Recently, a couple of semi-humorous stories made me think about a far graver set of issues, and one that might be one of the major ethical and religion-related issues of the coming years. When does a political cause become such a matter of life and death that it demands illegal actions?
The main news story concerned the truly bizarre affair at England’s Gatwick airport, where reported drone activity shut down this hugely busy transit point just before Christmas. Many flights were cancelled, over a hundred thousand people had their travel plans ruined. If you noticed the story, you might have tut-tutted at the idiotic vandalism, or perhaps expressed momentary wonder that a toy could have wrought such ruin. If you then followed the story further – and read the debates as to how many drones there actually were, or if (good grief!) there were any at all, you might have wondered about the basic competence of British police.
But that farcical outcome belies a deeper truth, namely that for a couple of years, something like the Gatwick scenario has been very high on the list of what law enforcement agencies feared, and it was that expectation that made them so ready to expect the worst in this event. They over-reacted because if fitted precisely what they were expecting.
Here is the real background. For years, environmental activists have been decrying carbon emissions, which are related to global warming, and projections of the seriousness of that warming have become grimmer as the years have gone on. (I don’t need here to discuss any disagreements over detailed points of evidence). In Britain especially, extremists have sought to disrupt air traffic, which they view as a major cause of emissions. This has involved organizing invasions of airfields, so that aircraft cannot take over due to protesters on the runway. In different ways, air travel has become a critical target for activism. Hence the fears about drones.
Over the past year, climate activists have coalesced into a group or network using the title Extinction Rebellion, ER, a potent phrase suggesting that the danger from emissions is so great that it justifies direct action and open violations of law. No, not justifies: demands. As their website proclaims, “We are facing an unprecedented global emergency. The government has failed to protect us. To survive, it’s going to take everything we’ve got.”
To date, this “everything” has among other things led to militants blocking London bridges during rush hour, bringing traffic to a halt for miles around (with similar actions in other cities). Even if ER militants were not involved in the Gatwick drone affair, then such plans have been under lively discussion in eco-terror circles. And be very sure that the same events will occur again: the Gatwick affair means that the genie – or the drone – is now definitively out of the bottle. These assaults will occur in Britain, and just as certainly, in the US and other advanced nations. The likelihood of prolonged and devastating actions against civilian air travel are very high.
All of which brings me to the ethical point. Climate-related concern has become very widespread in American religious institutions across the spectrum. At the same time, liberal opinion generally is very supportive of what they see as non-violent activism, represented for instance by campaigns of Black Lives Matter or other protests to shut down highways and bridges. Fearing a public backlash, local governments and police have generally let such protests run their course. No police chief wants to end up in the history books alongside the predecessors who used water cannon against civil rights demonstrators fifty years ago.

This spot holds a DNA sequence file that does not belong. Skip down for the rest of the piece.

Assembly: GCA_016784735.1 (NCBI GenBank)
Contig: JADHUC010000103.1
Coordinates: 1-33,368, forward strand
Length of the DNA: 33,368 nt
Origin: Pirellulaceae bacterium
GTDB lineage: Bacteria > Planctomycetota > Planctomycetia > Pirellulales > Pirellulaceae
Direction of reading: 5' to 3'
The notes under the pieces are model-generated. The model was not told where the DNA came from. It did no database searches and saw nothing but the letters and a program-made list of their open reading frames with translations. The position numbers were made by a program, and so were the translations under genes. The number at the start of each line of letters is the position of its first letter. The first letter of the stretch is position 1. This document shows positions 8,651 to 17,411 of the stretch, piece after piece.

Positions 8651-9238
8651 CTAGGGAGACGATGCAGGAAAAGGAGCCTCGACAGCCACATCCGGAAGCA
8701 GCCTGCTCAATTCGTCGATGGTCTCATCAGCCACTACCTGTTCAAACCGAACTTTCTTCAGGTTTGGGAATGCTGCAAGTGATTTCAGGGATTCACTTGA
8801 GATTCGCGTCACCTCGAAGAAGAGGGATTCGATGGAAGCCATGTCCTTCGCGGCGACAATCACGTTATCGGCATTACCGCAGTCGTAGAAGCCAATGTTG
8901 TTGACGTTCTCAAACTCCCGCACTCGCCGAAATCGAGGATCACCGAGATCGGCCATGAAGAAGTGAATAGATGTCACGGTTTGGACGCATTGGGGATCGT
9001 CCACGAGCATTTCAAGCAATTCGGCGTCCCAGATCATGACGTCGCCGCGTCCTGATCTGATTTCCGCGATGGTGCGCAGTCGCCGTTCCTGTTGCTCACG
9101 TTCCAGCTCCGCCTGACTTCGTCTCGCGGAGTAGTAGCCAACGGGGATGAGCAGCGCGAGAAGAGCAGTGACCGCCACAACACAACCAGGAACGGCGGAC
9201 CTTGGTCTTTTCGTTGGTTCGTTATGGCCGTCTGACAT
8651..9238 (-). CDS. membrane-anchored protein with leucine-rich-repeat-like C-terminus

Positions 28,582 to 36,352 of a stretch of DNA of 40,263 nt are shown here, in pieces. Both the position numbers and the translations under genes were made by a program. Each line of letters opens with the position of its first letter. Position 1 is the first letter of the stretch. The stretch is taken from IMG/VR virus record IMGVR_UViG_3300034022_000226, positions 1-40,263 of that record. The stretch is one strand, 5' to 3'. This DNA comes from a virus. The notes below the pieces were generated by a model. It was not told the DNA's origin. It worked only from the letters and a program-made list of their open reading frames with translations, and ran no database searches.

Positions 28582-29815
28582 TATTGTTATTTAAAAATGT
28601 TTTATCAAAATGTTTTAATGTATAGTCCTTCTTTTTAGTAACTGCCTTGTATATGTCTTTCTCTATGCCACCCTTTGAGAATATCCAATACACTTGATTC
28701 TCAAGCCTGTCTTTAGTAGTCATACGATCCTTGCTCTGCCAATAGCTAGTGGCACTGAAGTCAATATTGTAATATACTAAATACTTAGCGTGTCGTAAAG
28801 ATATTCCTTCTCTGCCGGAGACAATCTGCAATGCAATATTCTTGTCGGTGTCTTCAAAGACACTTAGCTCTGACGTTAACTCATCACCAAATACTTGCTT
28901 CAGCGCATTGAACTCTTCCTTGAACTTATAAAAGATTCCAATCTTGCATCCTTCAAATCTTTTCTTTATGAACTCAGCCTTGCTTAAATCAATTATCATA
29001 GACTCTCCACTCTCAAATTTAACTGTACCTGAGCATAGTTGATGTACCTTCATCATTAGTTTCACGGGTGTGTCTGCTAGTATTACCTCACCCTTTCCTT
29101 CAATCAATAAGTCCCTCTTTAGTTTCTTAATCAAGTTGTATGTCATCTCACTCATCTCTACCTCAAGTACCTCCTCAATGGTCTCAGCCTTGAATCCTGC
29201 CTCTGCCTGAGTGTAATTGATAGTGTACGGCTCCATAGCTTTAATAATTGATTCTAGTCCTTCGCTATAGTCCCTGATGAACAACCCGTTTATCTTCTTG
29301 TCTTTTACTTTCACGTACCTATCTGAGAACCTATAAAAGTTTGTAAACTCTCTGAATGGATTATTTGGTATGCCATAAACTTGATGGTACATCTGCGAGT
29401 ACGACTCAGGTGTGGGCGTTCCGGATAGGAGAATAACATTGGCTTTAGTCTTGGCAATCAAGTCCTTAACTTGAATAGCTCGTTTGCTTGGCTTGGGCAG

So here is a question. Assume that something like the Gatwick events occur in the US, with the goal of disrupting air traffic. Imagine that repeatedly, protesters invade airfields, their drones attack air space, and air traffic becomes somewhere between chancy and impossible. And as every seasoned traveler knows, disruption at just one key airport reverberates through the whole system (“You may want to fly from Salt Lake City to LAX, but I’m afraid your aircraft couldn’t get out of Atlanta, so we have to cancel.”) As I remarked, the only question about this scenario is whether it will hit sooner rather than later.
I mentioned a couple of recent stories making me think about such things. Eco-terrorism in a religious context was also the theme of the much touted and wildly over-rated film First Reformed. I personally found the film so bad – comically dreadful writing, heavy handed, and so over the top melodramatic – that at first I thought it was a gorgeous parody of pretentious film-making, of Bold Films About Big Ideas. Possibly a latter day Mel Brooks contribution? Sadly, it wasn’t (although it will win an Oscar). But the film did pose the issue of believers, and specifically clergy, deciding that the defense of the Earth is a life and death matter that demands the abandonment of legality, even to the point of donning a suicide vest.
So if such attacks and interventions occur, what do authorities do? One solution – actually, the only effective solution – is to monitor and infiltrate protest groups and arrest them before they can carry out their plans. And any direct actions would need to be broken up, decisively. Where would the churches stand on that? My bet is that they would protest themselves, very loudly, especially as they share the activists’ concern over the climate crisis. We are fighting an extinction rebellion – what a concept! What a title.
Somewhere along the line, we need to think very hard about what constitutes “non-violent” protest. Where does eco-protest end and eco-terror begin?